The Houston Astros’ sign-stealing scheme had its origins in an application created by the team’s front office, according to a report published Friday night by the Wall Street Journal.
Dubbed “Codebreaker,” the program was reportedly introduced to then-Astros general manager Jeff Luhnow in September 2016. With “Codebreaker,” baseball operations and video room staff observed other team’s signs and the subsequent pitch and entered that information into a Microsoft Excel spreadsheet during the game, with an algorithm eventually breaking down what each sign meant. This information was then relayed to batters.
Eventually, the relaying of the decoded signs morphed into the 2017 “banging scheme” — with players watching the game on a live monitor and banging on a trash can to indicate upcoming pitches — that led to the suspensions and eventual firings of Luhnow and manager A.J. Hinch.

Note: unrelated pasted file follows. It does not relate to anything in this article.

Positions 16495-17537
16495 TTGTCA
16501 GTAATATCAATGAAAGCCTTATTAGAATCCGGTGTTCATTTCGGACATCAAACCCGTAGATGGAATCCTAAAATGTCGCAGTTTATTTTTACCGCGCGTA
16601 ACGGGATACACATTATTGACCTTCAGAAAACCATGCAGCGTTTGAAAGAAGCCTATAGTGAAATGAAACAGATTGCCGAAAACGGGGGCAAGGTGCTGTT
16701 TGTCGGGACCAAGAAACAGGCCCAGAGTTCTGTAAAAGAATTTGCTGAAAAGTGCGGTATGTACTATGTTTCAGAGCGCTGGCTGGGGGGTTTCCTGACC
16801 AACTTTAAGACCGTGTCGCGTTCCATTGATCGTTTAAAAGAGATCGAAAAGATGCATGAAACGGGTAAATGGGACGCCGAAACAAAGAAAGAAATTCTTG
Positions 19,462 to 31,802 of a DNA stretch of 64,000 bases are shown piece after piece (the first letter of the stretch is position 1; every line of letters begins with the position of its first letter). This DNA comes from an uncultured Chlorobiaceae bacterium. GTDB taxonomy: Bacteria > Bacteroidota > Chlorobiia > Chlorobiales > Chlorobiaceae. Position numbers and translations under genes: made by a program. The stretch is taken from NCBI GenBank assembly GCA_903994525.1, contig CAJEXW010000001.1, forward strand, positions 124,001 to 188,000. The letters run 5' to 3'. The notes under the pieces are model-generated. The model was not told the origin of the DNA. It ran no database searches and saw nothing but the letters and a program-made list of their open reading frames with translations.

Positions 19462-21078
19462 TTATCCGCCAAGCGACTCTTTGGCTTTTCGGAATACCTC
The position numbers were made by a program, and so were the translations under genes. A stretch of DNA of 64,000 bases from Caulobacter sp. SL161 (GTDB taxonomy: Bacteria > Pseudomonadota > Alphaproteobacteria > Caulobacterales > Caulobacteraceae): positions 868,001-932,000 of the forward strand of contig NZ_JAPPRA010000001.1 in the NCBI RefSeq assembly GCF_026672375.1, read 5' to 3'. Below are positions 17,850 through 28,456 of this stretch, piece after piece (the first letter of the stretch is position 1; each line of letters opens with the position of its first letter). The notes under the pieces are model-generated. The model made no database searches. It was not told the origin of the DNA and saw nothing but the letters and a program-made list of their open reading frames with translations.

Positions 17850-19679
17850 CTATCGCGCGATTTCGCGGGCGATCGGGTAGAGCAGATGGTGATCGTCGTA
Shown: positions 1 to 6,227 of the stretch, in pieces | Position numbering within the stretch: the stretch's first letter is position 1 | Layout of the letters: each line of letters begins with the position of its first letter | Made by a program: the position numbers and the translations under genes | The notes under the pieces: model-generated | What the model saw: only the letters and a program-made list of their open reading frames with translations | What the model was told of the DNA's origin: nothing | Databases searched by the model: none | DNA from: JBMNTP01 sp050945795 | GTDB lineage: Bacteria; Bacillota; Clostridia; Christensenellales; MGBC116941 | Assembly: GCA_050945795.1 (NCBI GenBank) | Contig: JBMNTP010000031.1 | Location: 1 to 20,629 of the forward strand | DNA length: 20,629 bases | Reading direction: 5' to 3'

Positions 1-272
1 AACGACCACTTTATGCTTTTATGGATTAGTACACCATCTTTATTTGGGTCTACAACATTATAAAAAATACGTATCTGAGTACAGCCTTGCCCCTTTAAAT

According to the Wall Street Journal, “Codebreaker” was used during both home and away games into the 2018 season. The Astros won the World Series over the Los Angeles Dodgers in 2017.
Luhnow said he “adamantly denies knowledge” of the trash-can-based scheme at the time of his firing last month, but Friday’s report suggests at the very least he was aware of the existence of “Codebreaker,” though MLB, per the WSJ, could not determine if Luhnow 100% knew how the program was being used.
Still, MLB Commissioner Rob Manfred said in an early-January letter to Luhnow obtained by the Wall Street Journal that “there is more than sufficient evidence to support a conclusion that you knew — and overwhelming evidence that you should have known — that the Astros maintained a sign-stealing program that violated MLB’s rules.”
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